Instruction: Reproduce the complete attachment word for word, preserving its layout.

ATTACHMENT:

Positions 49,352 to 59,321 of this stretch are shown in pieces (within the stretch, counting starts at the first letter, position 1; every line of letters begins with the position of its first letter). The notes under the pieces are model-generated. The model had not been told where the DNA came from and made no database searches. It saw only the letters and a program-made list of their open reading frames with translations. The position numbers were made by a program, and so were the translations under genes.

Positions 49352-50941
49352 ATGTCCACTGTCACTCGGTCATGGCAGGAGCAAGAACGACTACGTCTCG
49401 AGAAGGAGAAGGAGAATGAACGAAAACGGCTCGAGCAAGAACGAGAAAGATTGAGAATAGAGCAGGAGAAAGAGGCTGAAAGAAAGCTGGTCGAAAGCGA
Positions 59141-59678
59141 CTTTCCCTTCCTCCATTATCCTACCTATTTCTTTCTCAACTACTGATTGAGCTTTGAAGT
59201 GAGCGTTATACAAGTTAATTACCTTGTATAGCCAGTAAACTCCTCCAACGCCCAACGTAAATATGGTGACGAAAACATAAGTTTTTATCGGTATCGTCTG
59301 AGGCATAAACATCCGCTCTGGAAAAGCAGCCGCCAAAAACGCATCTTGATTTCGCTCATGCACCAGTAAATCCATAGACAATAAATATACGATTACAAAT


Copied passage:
Positions 49,352 to 59,321 of this stretch are shown in pieces (within the stretch, counting starts at the first letter, position 1; every line of letters begins with the position of its first letter). The notes under the pieces are model-generated. The model had not been told where the DNA came from and made no database searches. It saw only the letters and a program-made list of their open reading frames with translations. The position numbers were made by a program, and so were the translations under genes.

Positions 49352-50941
49352 ATGTCCACTGTCACTCGGTCATGGCAGGAGCAAGAACGACTACGTCTCG
49401 AGAAGGAGAAGGAGAATGAACGAAAACGGCTCGAGCAAGAACGAGAAAGATTGAGAATAGAGCAGGAGAAAGAGGCTGAAAGAAAGCTGGTCGAAAGCGA
Positions 59141-59678
59141 CTTTCCCTTCCTCCATTATCCTACCTATTTCTTTCTCAACTACTGATTGAGCTTTGAAGT
59201 GAGCGTTATACAAGTTAATTACCTTGTATAGCCAGTAAACTCCTCCAACGCCCAACGTAAATATGGTGACGAAAACATAAGTTTTTATCGGTATCGTCTG
59301 AGGCATAAACATCCGCTCTGGAAAAGCAGCCGCCAAAAACGCATCTTGATTTCGCTCATGCACCAGTAAATCCATAGACAATAAATATACGATTACAAAT